After a couple of false starts due to not being totally taken with the fabric produced by a 60 stitch cast on and 2.75mm needles and instead opting for a 72st c/o and 2mm needles (after having already knit three inches of each sock), all systems are ambling. I’ve only been knitting these socks in the odd quiet moment, so they aren’t exactly racing off the needles, but the pattern is starting to emerge:
I have changed a few things – the stitch count, as mentioned, but also the ribbing, opting for a 2×1 rib which I always think just looks somehow ‘neater. Also, I made a super-stretchy comfortable cuff with no cast-on edge, because though it is a bit of extra work, I find it extremely comfortable.
There are a few things that I really admire in this pattern, where the designer, Kirsten Hall, has made that bit of extra effort that sets and excellent pattern apart from the thousands of good ones.
The element that catches my eye from the start is the fact that the pattern does not dictate that you knit an inch of ribbing and then set about with the main motif of the sock. Instead, the ribbing flows down into the first row of half waves. You might be able to spot it in the picture above – the russet and rust colours of the cuff are in rib, but you will see that the wavy section in forest green also continues that same ribbing. It’s a small touch, but the excellence is in the detail, and it makes this relatively slow knit (for a pair of socks) worth the extra effort.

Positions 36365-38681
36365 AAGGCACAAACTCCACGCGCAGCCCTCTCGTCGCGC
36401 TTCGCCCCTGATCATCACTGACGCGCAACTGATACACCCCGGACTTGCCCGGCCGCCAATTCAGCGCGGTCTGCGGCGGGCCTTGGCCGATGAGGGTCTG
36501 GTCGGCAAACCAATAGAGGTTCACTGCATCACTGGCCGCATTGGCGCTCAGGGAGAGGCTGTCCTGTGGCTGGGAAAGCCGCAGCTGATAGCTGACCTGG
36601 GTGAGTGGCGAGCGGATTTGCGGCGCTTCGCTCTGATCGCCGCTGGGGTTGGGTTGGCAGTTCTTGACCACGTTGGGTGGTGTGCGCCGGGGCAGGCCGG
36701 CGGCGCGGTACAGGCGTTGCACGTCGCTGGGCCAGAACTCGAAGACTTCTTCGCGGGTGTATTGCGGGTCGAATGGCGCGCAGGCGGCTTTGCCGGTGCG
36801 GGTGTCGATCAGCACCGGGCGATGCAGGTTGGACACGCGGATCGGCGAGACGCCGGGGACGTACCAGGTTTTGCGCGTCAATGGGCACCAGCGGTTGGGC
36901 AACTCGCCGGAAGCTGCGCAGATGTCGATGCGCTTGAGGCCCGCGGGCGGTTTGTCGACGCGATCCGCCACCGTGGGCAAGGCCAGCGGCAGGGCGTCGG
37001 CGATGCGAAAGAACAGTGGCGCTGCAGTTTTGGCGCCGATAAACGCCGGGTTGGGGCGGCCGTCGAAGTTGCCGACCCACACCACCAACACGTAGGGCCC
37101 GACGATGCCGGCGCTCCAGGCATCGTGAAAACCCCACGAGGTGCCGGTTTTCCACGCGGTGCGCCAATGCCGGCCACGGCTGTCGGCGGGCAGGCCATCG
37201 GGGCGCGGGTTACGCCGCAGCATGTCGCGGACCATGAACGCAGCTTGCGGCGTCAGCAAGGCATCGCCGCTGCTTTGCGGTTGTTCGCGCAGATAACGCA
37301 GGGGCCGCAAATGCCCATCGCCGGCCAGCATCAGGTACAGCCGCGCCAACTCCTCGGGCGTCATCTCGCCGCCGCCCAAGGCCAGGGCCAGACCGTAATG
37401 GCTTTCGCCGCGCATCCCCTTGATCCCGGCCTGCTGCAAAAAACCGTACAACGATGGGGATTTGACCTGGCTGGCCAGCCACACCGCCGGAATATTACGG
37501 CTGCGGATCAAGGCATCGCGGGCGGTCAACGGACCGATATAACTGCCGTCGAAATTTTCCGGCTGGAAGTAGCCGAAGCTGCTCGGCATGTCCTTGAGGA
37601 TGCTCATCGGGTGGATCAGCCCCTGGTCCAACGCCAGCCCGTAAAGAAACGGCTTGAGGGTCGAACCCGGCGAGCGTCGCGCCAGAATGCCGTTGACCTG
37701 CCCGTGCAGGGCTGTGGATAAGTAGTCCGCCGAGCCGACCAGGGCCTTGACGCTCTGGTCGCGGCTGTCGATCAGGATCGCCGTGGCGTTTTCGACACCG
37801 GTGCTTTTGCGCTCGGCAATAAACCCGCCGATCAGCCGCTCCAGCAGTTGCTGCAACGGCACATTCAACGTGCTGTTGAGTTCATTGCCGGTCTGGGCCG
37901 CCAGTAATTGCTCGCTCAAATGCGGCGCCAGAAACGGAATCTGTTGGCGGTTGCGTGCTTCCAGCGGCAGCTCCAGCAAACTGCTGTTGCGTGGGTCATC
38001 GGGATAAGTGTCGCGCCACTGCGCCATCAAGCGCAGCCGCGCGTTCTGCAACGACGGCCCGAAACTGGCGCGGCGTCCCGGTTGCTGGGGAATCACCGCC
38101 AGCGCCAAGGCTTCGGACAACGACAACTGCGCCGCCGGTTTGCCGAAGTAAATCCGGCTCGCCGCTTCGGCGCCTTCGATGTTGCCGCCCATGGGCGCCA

I’ve also included a small but popular knitting skill, a party trick to some, to cope with the small modular nature of knitting each ’swelling’ one by one in short rows. Backwards knitting may be no more than a little knitting stunt to some, but it certainly comes in handy with tiny short-row sections such as these, or when knitting entrelac, so you are not juggling with your needles and having to turn your work every few stitches. It does look quite cool, though.